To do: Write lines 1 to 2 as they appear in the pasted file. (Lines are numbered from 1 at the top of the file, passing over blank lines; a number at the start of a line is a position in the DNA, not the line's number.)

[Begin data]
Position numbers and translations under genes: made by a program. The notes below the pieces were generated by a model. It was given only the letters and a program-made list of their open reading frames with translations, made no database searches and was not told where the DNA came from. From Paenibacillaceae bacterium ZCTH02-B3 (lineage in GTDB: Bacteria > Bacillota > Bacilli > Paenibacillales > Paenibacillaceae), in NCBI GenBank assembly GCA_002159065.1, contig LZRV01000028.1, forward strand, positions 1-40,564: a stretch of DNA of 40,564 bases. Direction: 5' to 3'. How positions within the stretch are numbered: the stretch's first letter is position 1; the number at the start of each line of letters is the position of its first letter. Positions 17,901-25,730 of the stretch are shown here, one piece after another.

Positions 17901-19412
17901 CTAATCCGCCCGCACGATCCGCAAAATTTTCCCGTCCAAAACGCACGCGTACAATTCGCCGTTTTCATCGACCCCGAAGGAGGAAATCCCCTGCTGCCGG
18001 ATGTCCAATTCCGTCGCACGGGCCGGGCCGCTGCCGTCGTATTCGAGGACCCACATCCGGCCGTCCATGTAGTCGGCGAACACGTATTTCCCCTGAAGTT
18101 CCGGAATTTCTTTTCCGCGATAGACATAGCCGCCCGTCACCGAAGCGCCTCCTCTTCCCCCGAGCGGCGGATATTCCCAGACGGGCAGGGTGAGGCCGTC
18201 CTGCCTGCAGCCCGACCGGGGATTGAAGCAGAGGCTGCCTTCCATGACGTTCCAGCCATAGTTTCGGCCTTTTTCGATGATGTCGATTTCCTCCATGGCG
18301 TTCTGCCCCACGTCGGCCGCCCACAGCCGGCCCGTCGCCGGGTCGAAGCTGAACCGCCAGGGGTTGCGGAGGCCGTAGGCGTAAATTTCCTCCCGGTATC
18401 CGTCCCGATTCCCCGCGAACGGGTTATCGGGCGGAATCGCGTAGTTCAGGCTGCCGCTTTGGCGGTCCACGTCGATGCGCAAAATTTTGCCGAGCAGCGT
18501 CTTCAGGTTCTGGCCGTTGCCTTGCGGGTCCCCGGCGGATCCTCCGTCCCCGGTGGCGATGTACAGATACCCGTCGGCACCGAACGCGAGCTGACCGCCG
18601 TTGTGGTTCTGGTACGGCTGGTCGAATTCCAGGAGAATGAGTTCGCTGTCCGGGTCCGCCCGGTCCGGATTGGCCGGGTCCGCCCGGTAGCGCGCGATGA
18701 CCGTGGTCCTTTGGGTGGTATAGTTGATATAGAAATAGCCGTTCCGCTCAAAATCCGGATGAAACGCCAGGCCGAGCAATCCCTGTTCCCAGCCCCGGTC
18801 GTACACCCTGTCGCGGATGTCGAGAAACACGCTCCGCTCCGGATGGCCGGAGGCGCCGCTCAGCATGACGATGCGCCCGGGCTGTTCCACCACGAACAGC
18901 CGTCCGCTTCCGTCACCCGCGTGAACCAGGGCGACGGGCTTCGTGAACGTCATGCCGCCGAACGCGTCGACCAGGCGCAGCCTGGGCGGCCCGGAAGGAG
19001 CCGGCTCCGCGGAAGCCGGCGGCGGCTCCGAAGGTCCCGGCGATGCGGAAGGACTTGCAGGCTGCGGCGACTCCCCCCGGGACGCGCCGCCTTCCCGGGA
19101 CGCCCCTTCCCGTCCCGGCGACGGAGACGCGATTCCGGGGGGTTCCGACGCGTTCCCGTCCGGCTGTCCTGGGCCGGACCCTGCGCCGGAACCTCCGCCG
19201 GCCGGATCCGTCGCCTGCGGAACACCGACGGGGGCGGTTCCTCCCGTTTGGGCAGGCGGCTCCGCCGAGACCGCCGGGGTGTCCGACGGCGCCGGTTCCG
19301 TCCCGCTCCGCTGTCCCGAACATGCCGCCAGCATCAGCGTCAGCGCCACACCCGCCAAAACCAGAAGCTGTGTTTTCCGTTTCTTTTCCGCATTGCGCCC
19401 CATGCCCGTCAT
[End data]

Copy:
Position numbers and translations under genes: made by a program. The notes below the pieces were generated by a model. It was given only the letters and a program-made list of their open reading frames with translations, made no database searches and was not told where the DNA came from. From Paenibacillaceae bacterium ZCTH02-B3 (lineage in GTDB: Bacteria > Bacillota > Bacilli > Paenibacillales > Paenibacillaceae), in NCBI GenBank assembly GCA_002159065.1, contig LZRV01000028.1, forward strand, positions 1-40,564: a stretch of DNA of 40,564 bases. Direction: 5' to 3'. How positions within the stretch are numbered: the stretch's first letter is position 1; the number at the start of each line of letters is the position of its first letter. Positions 17,901-25,730 of the stretch are shown here, one piece after another.

Positions 17901-19412